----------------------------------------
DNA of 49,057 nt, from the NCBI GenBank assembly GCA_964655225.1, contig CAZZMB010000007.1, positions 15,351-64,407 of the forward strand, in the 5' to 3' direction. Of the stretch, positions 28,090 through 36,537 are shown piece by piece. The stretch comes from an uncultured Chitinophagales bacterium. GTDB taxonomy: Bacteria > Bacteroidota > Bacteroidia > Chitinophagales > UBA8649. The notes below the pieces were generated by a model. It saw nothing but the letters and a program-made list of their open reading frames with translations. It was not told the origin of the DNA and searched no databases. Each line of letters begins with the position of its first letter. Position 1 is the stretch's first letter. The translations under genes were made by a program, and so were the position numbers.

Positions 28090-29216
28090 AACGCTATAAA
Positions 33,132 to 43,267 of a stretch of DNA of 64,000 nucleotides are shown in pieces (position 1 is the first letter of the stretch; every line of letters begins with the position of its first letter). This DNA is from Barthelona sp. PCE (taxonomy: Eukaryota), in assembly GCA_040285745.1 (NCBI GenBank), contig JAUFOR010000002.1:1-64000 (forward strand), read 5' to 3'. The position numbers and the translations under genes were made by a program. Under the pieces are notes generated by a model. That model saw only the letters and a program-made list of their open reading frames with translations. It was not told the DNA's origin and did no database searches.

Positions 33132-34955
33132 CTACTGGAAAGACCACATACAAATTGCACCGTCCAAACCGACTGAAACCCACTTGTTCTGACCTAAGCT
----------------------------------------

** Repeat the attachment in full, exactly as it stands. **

DNA of 49,057 nt, from the NCBI GenBank assembly GCA_964655225.1, contig CAZZMB010000007.1, positions 15,351-64,407 of the forward strand, in the 5' to 3' direction. Of the stretch, positions 28,090 through 36,537 are shown piece by piece. The stretch comes from an uncultured Chitinophagales bacterium. GTDB taxonomy: Bacteria > Bacteroidota > Bacteroidia > Chitinophagales > UBA8649. The notes below the pieces were generated by a model. It saw nothing but the letters and a program-made list of their open reading frames with translations. It was not told the origin of the DNA and searched no databases. Each line of letters begins with the position of its first letter. Position 1 is the stretch's first letter. The translations under genes were made by a program, and so were the position numbers.

Positions 28090-29216
28090 AACGCTATAAA
Positions 33,132 to 43,267 of a stretch of DNA of 64,000 nucleotides are shown in pieces (position 1 is the first letter of the stretch; every line of letters begins with the position of its first letter). This DNA is from Barthelona sp. PCE (taxonomy: Eukaryota), in assembly GCA_040285745.1 (NCBI GenBank), contig JAUFOR010000002.1:1-64000 (forward strand), read 5' to 3'. The position numbers and the translations under genes were made by a program. Under the pieces are notes generated by a model. That model saw only the letters and a program-made list of their open reading frames with translations. It was not told the DNA's origin and did no database searches.

Positions 33132-34955
33132 CTACTGGAAAGACCACATACAAATTGCACCGTCCAAACCGACTGAAACCCACTTGTTCTGACCTAAGCT